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Technology has come a long way since robots were first introduced into the automotive industry more than 50 years ago.

However, although robots can weld, paint and assemble car parts, they are still far from becoming equivalent to human workers, said Taskin Padir, associate professor of electrical and computer engineering at Northeastern University.

“The robots we have that are currently state-of-the-art do not come anywhere close to human capabilities, in terms of accuracy and control said Padir. “We still need to make significant improvements on that front.”

One of the biggest challenges is duplicating the extremely fine finger and hand motions humans can perform.

Robots simply don’t have the dexterity required to do tasks that are simple for humans, such as tie a knot, strip the casing off a cable, insert a pin in a hole or use a hand tool such as a drill, said Padir.

In addition, today’s robots lack perception of the world around them and the ability to adjust their actions if their environment changes.

“We still needed to work quite a bit on a robot’s perception so a robot can look at a tabletop and figure out OK, here is the screwdriver, here is the part that I am assembling, so I better pick up the screwdriver and start working on,” said Padir. “Currently what we do is pre-program all of these actions in a sequence that a robot acts out. However, if something goes wrong, or something is out of sequence or place, the robot get confused. We need to make improvements both in terms of hardware and software so that robots can autonomously perform tasks that human’s perform today.”

Padir’s research group at Northeastern University is working to do just that. They are focused on creating software that makes robots more autonomous, so eventually they are able to perform tasks on their own with little human supervision or intervention.

As part of this research they are working on NASA’s Valkyrie Robot, a cutting-edge humanoid robot that can walk and has dexterous arms and hands. NASA awarded only two research labs the opportunity to work with this technology, Padir’s and another at Massachusetts Institute of Technology

The highly complex system provides the lab plenty of opportunities to investigate all the different challenges of creating a more human-like robot. Using the Valkyrie Robot, Padir’s lab is working on creating motion using combinations of arm, wrist, finger and thumb movements that collectively accomplish a task. They hope their work can eventually be applied across multiple industries.

“NASA gave us the hardware, but we are developing more autonomy, more software on this robot. When we got this robot, I always said it was a baby, and now we adding more intelligence to the robot so it can perform tasks on its own,” said Padir. “For NASA, we are focusing more on space exploration type of tasks, but we are also taking advantage of having this robot in our laboratory to solve tasks related to healthcare, manufacturing and so on.”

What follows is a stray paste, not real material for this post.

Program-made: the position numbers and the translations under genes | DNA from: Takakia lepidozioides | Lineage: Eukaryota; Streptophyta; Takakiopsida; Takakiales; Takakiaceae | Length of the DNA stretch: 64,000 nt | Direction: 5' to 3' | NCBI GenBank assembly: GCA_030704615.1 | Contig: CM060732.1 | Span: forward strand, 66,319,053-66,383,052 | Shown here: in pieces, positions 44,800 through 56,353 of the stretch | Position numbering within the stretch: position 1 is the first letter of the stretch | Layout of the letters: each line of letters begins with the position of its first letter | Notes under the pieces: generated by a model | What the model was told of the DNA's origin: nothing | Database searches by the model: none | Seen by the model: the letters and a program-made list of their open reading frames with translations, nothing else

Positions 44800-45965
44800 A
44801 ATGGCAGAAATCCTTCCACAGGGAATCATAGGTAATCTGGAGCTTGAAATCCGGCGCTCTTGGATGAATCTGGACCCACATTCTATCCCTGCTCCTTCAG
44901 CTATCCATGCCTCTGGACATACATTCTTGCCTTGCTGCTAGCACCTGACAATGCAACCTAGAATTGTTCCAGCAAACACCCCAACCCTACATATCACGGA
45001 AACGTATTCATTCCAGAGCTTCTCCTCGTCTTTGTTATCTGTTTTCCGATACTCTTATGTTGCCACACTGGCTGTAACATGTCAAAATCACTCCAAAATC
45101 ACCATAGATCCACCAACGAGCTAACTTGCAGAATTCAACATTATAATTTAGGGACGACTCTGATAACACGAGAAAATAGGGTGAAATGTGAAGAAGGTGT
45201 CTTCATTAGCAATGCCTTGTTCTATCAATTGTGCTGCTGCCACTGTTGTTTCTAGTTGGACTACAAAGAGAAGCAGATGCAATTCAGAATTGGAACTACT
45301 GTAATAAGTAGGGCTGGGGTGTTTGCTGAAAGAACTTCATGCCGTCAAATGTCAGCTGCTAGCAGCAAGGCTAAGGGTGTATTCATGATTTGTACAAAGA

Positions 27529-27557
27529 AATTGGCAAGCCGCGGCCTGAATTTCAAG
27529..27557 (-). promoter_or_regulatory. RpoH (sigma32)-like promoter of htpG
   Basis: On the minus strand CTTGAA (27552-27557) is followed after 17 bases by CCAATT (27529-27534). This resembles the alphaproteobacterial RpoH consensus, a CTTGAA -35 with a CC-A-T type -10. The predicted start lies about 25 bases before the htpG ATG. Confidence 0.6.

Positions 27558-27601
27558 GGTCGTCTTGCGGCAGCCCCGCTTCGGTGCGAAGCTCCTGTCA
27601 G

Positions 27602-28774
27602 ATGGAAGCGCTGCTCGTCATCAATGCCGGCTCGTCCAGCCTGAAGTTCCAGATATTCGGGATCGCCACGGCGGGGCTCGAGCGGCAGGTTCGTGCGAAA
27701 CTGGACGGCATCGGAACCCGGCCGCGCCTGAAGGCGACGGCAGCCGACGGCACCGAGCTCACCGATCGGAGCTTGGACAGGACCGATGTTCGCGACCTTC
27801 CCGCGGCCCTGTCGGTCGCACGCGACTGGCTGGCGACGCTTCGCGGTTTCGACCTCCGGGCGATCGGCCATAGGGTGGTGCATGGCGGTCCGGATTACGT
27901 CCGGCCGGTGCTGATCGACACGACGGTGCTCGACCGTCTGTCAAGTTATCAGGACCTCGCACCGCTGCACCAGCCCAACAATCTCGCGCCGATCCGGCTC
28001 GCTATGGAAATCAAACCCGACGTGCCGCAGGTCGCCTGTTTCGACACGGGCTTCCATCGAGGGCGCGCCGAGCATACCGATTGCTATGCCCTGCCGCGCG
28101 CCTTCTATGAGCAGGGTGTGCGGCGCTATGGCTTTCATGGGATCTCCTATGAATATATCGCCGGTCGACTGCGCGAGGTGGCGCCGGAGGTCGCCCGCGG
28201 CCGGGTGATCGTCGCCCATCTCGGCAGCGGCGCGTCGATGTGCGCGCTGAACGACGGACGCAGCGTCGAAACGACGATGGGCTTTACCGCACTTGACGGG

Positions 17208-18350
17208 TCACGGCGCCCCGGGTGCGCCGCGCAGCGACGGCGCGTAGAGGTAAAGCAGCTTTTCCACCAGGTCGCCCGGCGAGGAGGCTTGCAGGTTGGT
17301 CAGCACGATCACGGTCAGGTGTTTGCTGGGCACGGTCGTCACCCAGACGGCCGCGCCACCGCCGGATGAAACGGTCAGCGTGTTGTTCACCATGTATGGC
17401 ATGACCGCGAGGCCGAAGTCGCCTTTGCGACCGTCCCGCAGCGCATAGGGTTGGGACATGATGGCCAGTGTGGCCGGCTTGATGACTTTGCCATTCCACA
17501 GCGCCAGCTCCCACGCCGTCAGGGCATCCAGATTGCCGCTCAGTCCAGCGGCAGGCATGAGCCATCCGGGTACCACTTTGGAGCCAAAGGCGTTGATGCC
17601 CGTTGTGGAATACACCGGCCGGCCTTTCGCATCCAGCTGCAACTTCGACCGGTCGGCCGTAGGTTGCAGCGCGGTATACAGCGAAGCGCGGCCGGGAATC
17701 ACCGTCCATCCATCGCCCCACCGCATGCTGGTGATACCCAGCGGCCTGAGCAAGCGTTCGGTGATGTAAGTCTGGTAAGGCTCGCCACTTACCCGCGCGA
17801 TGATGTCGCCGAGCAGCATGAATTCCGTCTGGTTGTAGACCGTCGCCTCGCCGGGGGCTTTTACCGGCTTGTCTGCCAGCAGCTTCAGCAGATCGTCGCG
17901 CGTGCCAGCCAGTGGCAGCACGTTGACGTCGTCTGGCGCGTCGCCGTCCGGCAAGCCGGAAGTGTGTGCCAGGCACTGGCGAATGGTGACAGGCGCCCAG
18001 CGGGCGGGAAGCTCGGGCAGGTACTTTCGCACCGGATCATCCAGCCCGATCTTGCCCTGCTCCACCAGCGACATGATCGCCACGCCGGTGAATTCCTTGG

Why create a more human-like robot?

Critics argue that if robotic technology advances too much, the human job market will suffer. Padir disagrees.

“We will see these robots in applications that are too dangerous, daring, or distant for humans to handle,” said Padir.

Reliable robots with human-like dexterity and improved autonomy could take over jobs at a nuclear facility, for example, he explained. Currently, humans wearing productive gear can only enter areas with dangerous nuclear material for a brief period of time to do a task before having to exit and wait a safe period of time before reentering. This not only puts a human employee at risk, but it also slows down whatever task is trying to be accomplished. However, a more human-like robot could be around nuclear material continuously, allowing them to complete necessary tasks quicker without any human risk.

In the healthcare industry robots could also replace human technicians handling extremely infectious diseases, said Padir. In space travel, robots could be sent on a mission first to gather information, so that human astronauts are not put a risk. They could then return with human astronauts to assist them in tasks that may be difficult or dangerous for humans to attempt on their own.

Padir is aware that as robotic technology advances, robots may start to become utilized in jobs that are more routine in the manufacturing, transportation, and other industries. However, he thinks this will actually benefit, not hurt, the job market as a whole.

“It is a good thing, it doesn’t mean that we are necessarily taking away jobs; somebody will have to maintain these robots, someone will have to supervise the robots, said Padir. “Robots will create more jobs, just with different skill sets. The solution is that we need to educate more people, and when we do, these people will then have the opportunity to make more money.”

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